14 Nov 2018   |   News

A brief reminder of how Brexit will affect EU and UK science

The legal text of a Brexit deal has been agreed between the EU and the UK, and accepted by Theresa May's Cabinet. Here is a summary of the bigger picture in EU-UK relations for research and innovation 

Speaking at the Jodrell Bank Observatory earlier this year, Theresea May outlined the role of science in UK's industrial strategy. Photo: Number 10, Flickr

Wednesday saw UK Prime Minister Theresa May's Cabinet supporting a draft deal for exiting the EU. A long political fight lies ahead.

Science|Business offers a recap on what we know already about how Brexit will impact UK and EU science.

What happens after Brexit day on Friday 29 March 2019?

Whatever the outcome of Brexit negotiations, UK researchers can still take part in most of the current research programme, Horizon 2020, as collaborators. 

An analysis prepared by the government states that, under current rules, the UK post-Brexit would be allowed to take part in “calls open to third country participation.” But they will no longer able to apply for three major EU funding programmes: the European Research Council, some parts of the Marie Sklodowska-Curie fellowship programme and the SME Instrument, because EU rules say scientists applying for these competitions must be based at host institutions that are legal entities in the EU or associated countries.

The draft withdrawal agreement published on November 14 states that, “During the transition period, any reference to Member States… shall be understood as including the United Kingdom.” This implies that the UK will retain all the rights it currently has - so long as the deal is approved by the UK parliament and the EU 27 member states. 

The UK government has promised that if it cannot strike a deal with Brussels, it will underwrite Horizon 2020 funding for all existing and future successful UK bids (those submitted from now until the end of 2020). The guarantee would cover the lifetime of researchers’ projects, even if they last beyond 2020. The offer improves upon the one made by the government in 2016, when it only proposed to pay for successful submissions made before March 29, 2019.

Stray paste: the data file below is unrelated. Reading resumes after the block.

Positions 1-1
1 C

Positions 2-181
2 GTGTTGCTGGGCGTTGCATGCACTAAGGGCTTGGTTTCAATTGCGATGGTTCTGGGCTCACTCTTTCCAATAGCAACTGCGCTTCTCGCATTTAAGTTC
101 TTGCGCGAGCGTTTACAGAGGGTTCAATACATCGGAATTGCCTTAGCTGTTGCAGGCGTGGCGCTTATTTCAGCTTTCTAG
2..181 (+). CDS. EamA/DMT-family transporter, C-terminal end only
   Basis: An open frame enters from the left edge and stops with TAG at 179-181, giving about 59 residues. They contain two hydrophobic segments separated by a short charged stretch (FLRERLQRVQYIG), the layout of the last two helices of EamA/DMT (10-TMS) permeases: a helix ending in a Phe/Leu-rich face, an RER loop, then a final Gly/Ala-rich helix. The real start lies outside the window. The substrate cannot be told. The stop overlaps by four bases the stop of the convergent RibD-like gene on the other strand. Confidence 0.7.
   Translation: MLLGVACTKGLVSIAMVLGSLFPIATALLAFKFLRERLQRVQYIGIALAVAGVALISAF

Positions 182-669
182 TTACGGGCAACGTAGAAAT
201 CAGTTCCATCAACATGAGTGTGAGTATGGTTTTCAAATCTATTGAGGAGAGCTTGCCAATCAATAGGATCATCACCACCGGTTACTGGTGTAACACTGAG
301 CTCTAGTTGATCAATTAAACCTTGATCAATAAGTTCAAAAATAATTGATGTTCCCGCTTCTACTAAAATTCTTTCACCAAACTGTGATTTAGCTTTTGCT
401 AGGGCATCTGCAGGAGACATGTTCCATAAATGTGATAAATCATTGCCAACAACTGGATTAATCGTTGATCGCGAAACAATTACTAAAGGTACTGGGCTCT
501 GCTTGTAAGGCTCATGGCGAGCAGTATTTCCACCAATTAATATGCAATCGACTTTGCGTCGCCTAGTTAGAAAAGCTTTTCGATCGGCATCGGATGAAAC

The government also says that it would continue to provide funding for its share of costs in the EU-funded Joint European Torus until the end of 2020, if the EU extends its contract with the nuclear facility until then.

What remains unclear is the status of projects where the UK’s change in status from member state to “third country” opens up concerns about ongoing compliance with Horizon 2020 rules. A Horizon 2020 consortium must include at least three participants from three different EU member states or associated countries such as Switzerland. That means the UK’s change in status could affect the legal status of some EU-funded consortia.

What kind of science relationship can the EU and UK have in the future?

The UK government is committed to striking a new deal with the EU for the next research programme, Horizon Europe, starting in 2021. Its most recent Brexit strategy white paper says the UK also wants to be a part of the Euratom research programme, the Joint European Torus, and the International Thermonuclear Experimental Reactor fusion project.

However, it wants to have an “appropriate level of influence on the shape of the programme” in line with its financial contribution.

What does the EU want?